Permeable pavements allow water to pass through them to an underground storage area to help it infiltrate into the soil, unlike traditional impervious pavements that cause stormwater runoff. The top layer has openings that allow water to percolate to a gravel storage layer of variable thickness, which lets water infiltrate into the soil beneath. An underdrain system of perforated pipes allow water to flow out in the event of high influx.
Four different kinds of permeable pavements will be constructed and evaluated under the current project. These are grass pavers, interlocking block pavers, porous concrete, and porous asphalt. A newly constructed parking lot to serve the Texas Agrilife Center at Dallas will incorporate each of these pavements as well as one made of impervious concrete to serve as control.
Three parking stalls of each pavement will be replicated three times for a total of 45 experimental stalls. The parking stalls will include sub-grade and sub-base designs, and perforated pipes as recommended by the literature. The design will include provisions to hydrologically separate the varied parking stalls from each other.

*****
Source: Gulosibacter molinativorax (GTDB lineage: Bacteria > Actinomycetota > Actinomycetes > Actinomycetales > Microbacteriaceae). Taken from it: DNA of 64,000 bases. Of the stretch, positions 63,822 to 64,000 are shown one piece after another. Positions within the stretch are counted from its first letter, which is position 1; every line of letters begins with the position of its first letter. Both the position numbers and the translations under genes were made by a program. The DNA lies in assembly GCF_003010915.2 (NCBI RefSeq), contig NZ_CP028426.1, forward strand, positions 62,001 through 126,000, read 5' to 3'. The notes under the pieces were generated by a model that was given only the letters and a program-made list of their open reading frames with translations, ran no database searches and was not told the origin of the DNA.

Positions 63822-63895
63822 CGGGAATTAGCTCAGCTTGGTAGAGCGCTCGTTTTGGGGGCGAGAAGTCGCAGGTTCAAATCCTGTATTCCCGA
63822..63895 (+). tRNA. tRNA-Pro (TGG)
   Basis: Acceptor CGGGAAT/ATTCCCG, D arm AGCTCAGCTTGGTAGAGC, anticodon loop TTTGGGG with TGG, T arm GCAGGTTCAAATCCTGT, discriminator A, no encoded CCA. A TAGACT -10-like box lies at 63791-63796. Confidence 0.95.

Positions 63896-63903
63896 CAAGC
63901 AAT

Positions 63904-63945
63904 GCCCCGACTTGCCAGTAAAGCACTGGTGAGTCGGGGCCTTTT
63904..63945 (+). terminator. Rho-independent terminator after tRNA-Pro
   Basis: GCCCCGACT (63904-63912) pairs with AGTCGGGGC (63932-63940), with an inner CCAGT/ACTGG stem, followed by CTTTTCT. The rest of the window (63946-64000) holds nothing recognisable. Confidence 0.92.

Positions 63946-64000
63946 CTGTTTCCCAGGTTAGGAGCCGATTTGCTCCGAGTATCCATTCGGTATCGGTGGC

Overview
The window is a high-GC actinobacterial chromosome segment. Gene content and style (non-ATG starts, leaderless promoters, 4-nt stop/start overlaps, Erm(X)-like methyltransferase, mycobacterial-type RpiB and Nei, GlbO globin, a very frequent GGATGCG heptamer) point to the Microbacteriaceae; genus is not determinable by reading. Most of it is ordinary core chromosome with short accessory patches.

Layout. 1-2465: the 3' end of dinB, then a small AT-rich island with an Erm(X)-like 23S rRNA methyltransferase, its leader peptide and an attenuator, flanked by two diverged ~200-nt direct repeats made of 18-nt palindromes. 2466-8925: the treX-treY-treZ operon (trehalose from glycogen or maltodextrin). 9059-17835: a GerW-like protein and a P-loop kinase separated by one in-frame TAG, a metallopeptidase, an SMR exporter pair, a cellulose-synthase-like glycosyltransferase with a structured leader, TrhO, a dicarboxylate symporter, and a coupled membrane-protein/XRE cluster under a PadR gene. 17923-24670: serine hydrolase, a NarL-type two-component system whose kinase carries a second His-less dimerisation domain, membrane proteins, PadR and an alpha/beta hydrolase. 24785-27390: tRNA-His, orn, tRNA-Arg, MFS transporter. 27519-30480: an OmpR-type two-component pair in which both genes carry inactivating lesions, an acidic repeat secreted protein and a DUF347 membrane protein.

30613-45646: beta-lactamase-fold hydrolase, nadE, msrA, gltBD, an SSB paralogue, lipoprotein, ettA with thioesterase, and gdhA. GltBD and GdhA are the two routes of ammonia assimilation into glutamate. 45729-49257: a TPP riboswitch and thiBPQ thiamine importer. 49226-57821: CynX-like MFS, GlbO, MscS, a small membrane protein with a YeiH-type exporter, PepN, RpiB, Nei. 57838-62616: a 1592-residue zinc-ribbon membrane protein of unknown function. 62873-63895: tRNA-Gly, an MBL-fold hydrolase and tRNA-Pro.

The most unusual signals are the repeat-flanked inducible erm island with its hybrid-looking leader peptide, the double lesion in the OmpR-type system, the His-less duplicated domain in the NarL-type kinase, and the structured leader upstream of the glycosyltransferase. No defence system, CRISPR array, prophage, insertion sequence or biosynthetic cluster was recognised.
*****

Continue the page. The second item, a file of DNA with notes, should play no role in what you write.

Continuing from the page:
The experimental parking stalls will be part of a larger parking lot intended to hold approximately 110 stalls. The remaining stalls will be constructed of pervious concrete. With the data collected from the experimental stalls, a representation of runoff and pollutant reduction will be estimated for the total parking lot.